The International Federation of Journalists (IFJ) and Reporters Sans Frontières (RSF) on Tuesday expressed serious concern at the alleged attack by the police and the Central Reserve Police Force (CRPF) on two photo-journalists here on August 19. Both suffered serious injuries.
Senior officers also threatened a reporter, seeking information from the police on what transpired, with dire consequences.
Mexican photojournalist Narciso Contreras, working with U.S.-based press agency Zuma, was detained in the Nowhatta area here on August 19. He was allegedly chased from the scene of a confrontation between political demonstrators and security forces and forcibly taken away from a house where he took shelter. He was taken to a police station, brutally beaten up and reportedly warned not to publish his photographs. He has also reported losing a large sum of money during his arrest and “torture.”
Showkat Shafi, a local freelance photographer, who often contributes to international news agencies, was detained while covering the same demonstration. He too was taken to the local police station and beaten up.
Both were released after being held for nearly five hours. They have since been admitted to a hospital here and are undergoing treatment.
Later that day, Wasim Khalid, a reporter with an English newspaper, was threatened with “unimaginable” consequences if he sought to pursue the story of the photojournalists' arrest and beating. “We join our colleagues in Kashmir in calling upon the local authorities to investigate this latest atrocity on the practice of journalism in the State,” IFJ Asia-Pacific said.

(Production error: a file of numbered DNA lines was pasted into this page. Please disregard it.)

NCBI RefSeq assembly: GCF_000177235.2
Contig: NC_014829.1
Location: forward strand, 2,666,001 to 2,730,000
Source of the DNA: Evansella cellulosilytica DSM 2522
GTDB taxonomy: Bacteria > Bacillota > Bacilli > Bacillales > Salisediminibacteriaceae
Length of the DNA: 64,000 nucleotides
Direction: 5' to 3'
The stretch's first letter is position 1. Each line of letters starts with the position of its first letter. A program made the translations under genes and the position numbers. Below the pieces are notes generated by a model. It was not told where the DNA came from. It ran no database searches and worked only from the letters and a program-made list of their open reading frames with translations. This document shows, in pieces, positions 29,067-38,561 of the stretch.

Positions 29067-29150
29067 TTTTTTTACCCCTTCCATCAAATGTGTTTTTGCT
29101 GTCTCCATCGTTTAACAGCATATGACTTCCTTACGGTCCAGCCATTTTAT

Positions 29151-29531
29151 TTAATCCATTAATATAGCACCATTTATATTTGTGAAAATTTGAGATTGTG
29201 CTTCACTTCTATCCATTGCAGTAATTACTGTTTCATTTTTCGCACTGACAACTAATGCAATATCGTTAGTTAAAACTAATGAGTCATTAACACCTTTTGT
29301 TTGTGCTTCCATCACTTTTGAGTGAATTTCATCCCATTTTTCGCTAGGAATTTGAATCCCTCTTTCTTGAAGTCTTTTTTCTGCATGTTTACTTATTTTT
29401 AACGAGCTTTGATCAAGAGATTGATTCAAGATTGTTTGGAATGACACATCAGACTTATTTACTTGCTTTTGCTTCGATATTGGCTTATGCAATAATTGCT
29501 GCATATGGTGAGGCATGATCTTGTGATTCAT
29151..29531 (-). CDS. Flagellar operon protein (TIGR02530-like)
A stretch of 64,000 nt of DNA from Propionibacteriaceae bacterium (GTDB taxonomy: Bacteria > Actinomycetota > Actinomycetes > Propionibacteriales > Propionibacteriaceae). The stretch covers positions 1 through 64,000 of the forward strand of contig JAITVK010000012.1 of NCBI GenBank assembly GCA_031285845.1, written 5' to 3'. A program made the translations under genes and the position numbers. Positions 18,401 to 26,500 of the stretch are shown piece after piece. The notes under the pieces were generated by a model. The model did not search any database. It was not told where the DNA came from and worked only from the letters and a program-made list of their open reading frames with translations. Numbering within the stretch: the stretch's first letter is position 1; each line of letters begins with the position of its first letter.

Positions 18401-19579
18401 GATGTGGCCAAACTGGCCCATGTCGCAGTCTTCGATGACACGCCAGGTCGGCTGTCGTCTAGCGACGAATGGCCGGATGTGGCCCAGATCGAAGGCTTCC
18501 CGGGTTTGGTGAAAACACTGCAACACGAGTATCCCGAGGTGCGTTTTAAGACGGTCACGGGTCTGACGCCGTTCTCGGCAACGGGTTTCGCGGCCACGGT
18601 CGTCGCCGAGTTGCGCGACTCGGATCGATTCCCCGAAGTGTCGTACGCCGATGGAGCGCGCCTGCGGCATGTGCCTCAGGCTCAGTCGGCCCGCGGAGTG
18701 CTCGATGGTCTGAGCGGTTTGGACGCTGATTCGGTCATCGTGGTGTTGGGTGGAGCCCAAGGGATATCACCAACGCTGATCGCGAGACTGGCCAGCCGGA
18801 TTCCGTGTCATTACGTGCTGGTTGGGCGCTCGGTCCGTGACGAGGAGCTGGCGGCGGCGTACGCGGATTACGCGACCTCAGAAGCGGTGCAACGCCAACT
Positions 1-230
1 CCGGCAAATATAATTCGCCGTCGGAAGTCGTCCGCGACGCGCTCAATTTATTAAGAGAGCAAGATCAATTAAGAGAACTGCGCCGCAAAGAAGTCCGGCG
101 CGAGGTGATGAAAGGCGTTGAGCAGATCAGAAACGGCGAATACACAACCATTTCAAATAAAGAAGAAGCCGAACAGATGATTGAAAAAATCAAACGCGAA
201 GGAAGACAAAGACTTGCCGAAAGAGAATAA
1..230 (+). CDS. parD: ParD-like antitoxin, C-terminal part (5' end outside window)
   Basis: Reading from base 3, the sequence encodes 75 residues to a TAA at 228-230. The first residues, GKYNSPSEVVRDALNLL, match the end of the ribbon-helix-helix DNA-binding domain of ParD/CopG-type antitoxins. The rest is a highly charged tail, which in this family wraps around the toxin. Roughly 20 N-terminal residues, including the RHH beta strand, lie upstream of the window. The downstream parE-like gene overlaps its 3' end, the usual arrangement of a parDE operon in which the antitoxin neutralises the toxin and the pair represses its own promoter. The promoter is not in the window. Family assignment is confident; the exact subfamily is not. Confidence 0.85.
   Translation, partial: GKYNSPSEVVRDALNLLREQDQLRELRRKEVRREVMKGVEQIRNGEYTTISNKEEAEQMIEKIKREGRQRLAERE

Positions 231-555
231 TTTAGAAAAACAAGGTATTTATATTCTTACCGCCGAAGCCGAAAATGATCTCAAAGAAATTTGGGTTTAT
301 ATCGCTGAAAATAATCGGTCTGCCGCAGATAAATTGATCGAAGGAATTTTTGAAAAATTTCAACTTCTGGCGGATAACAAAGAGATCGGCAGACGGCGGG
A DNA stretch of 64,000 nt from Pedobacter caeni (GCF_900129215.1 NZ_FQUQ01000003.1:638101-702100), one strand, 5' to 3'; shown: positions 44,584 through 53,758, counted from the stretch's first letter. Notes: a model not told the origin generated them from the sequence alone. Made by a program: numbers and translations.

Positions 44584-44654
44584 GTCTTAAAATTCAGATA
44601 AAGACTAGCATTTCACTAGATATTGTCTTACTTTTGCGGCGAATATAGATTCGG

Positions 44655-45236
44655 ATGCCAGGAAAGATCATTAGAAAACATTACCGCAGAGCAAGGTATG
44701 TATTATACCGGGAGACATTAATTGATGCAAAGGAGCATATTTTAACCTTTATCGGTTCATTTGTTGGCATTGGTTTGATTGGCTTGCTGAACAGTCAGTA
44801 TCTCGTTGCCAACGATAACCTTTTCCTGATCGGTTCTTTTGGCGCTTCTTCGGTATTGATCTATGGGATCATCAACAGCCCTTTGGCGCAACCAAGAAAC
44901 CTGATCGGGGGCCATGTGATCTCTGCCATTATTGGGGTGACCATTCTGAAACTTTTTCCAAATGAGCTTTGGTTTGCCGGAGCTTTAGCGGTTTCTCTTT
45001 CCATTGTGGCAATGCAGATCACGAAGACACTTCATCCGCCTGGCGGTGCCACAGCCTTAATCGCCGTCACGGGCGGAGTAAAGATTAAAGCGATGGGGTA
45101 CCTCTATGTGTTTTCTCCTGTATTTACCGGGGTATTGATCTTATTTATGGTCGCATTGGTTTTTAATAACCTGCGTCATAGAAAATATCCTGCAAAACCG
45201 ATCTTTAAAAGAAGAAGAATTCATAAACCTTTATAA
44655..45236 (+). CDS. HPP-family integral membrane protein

“The testimony of the two journalists who were attacked has to be taken and action initiated immediately against the policemen responsible. The IFJ has expressed concerns several times in the last three years over the hazards journalists face in Kashmir. A clear signal has to be given from the highest level of the political leadership in the State that this manner of attack on journalists performing their duties will not be tolerated,” the statement said.
Paris-based Reporters Without Borders also condemned the incident. “By directly attacking journalists covering these clashes, the police are trying to suppress coverage of the events taking place in Srinagar,” it said. “We urge the Indian government to order an immediate halt to this outright persecution of journalists. The authorities must allow journalists to cover demonstrations and must protect them from any violence that could be directed against them.”
Reporters Without Borders also condemned the suspension of a religious programme on 92.7 Big FM, a privately-owned radio station based in Srinagar, without prior warning on August 17. The programme, targeting young people and dealing with social issues, was presented by Mohammad Umar Farooq, a religious leader and chairman of a Hurriyat Conference faction.
“If the order came from a higher level than the Jammu and Kashmir State government, an explanation must be provided,” Reporters Without Borders said. “It would be unacceptable if the federal government interfered — covertly and without giving any reasons — in the programming of the only privately-owned radio station broadcasting from Srinagar.”